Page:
The nouvelle théologie holds that historical reality will never have the integral completeness that can only be found in God Himself. In this world, so the story goes, everything is always fragmentary, and the whole can only be dimly intimated. Moreover, grace and nature are inextricably mixed. So that the task of Catholics is to enter into the dynamic movement of culture, and in solidarity with the people of their time, discern the movement of grace in the present.* “There are paths of God’s grace that move from below upwards, paths that lead men of good will even outside the visible Church into the Divine love.” Balthasar does not speak of “initiating processes rather than occupying spaces,” as is fashionable nowadays, but it would have expressed his meaning quite well. The problem with integralism is that it claims an integrity to the visible Church that is not actually possible. The root of this presumption Balthasar sees as being a faulty account of revelation, an erroneous theological epistemology:
The integralists hold that reality can be captured in abstract, static, and immutable concepts, so that one has only to act with a view to a correct conceptualization to act rightly… For [the integralists,] revelation is primarily a system of doctrinal concepts that by definition cannot be found anywhere in the human world, and can therefore only be handed down from above by a hierarchical Church authority to a purely passive laity. According to Blondel, this rationalistic extrinsicist approach leads to the corruption of the Christian message into a ‘law of fear and coercion’ rather than the soul-liberating law of love that it ought to be… The logic of integralism is relentless: the clear conceptual distinction between an enclosed realm of nature and equally closed-off realm of the supernatural, which rules from on high, demands from the representatives of the latter that ‘they identify themselves with the truth of the revelation, or rather that they identify the truth of revelation with themselves, so that they finally come to a human theocracy, which they are always denying, but always practicing.’ Since the temporal arm is no longer available for this rule, they substitute for it with an intra-ecclesial reign of might; the whole Church is said to be in ‘a state of siege,’ and since the ideal subject is the blindly obedient one, all who refuse complete submission are to be driven out of the Church.
Balthasar recounts the story of the integralist party under the pontificate of St. Pius X, and castigates its leaders Rafael Merry del Val and Msgr. Umberto Benigni for their systematic and secretive persecution of the modernists. He admits that the modernists were heretics, but he objects to the secret-police style methods used against them. This brings him to an extension of the term “integralist” to any movement that he sees as similar to the anti-modernism of Merry del Val and Benigni:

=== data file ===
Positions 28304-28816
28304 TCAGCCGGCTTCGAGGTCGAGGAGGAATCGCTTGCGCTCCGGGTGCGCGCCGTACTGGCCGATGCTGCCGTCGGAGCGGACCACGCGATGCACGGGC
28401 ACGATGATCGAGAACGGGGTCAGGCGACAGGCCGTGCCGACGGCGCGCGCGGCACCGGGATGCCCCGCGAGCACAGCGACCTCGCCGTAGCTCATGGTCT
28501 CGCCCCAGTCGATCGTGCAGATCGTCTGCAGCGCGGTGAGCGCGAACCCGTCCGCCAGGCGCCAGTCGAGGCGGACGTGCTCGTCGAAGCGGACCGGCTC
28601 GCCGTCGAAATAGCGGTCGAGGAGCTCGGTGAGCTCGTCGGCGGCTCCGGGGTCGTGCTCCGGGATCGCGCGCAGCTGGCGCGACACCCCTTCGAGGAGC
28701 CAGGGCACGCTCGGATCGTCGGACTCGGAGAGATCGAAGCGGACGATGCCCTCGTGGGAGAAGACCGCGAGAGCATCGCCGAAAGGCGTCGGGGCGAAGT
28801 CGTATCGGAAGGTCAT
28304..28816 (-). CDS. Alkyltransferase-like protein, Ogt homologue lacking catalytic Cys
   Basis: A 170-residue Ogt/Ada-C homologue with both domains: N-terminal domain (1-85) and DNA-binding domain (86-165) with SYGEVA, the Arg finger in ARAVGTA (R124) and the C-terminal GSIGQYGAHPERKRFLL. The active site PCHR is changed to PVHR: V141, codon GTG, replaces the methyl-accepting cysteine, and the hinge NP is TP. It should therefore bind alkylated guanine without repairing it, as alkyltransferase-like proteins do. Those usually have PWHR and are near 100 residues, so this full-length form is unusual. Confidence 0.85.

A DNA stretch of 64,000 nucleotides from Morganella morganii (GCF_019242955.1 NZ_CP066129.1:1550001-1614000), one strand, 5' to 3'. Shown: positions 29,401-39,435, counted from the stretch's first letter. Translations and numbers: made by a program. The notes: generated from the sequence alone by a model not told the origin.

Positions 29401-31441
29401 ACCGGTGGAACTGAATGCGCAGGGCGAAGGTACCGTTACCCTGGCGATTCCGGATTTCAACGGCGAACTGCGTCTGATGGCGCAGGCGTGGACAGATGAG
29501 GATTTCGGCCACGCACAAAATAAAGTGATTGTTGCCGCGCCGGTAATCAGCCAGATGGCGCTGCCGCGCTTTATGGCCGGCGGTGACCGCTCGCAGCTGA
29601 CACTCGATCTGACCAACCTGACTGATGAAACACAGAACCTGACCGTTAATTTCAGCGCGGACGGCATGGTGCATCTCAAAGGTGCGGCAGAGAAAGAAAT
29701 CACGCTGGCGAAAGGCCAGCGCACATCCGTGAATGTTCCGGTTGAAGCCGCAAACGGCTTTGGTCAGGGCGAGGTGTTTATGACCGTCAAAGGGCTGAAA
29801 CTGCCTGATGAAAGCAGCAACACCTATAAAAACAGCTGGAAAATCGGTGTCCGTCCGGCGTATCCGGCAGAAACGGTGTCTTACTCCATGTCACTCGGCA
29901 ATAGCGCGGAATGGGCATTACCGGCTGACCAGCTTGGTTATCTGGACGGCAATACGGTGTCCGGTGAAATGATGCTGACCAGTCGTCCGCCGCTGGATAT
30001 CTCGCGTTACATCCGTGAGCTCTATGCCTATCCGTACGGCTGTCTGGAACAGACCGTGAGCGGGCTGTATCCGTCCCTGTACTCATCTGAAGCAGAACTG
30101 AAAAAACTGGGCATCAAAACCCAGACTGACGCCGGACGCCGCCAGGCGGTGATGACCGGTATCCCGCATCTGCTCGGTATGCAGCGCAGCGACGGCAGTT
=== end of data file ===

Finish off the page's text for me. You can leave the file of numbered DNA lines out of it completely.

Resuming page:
Integralism reigns wherever revelation is conceived of primarily as a system of true propositions given to believers from above, and where therefore form becomes more important than content, and power more important than the cross.
In the 1963 essay, Balthasar then goes on to criticize various groups in the Church that he saw as integralist: the eccentric Catholic-Nietzschean poet Ludwig Derleth, author of such bizarre works as The Frankish Koran; the atheist French politician Charles Maurras and his Catholic admirers; the groups around La Cité Catholique and Chabeuil; and especially St. Josemaria Escriva’s movement Opus Dei, which Balthasar attacks with particular venom.
In the 1988 essay Balthasar argues that while the old integralist party came to an end at Vatican II, there are still groups within the Church that can helpfully be described as integralist. He identifies three main forms: (1) an integralism of power, (2) an integralism of Tradition, and (3) an integralism of reason.
1) The integralists of “power” are those who “wish to achieve supposedly Christian results via the detour of worldly power.” He doesn’t name names here, but it is clear that he is thinking particularly of the Opus Dei, and other organizations that try to recruit rich and influential members so that wealth and influence can be used to further their agenda. This seems to be the sense of integralism that Spadaro and Figueroa had in mind.
2) The integralists of tradition are those such as the Society of St. Pius X, whom he sees as claiming an integral grasp of tradition, and rejecting all developments past an arbitrarily chosen point as non-traditional. The problem, he argues is that they see tradition as something static rather than something dynamic; something found in the letter rather than the spirit.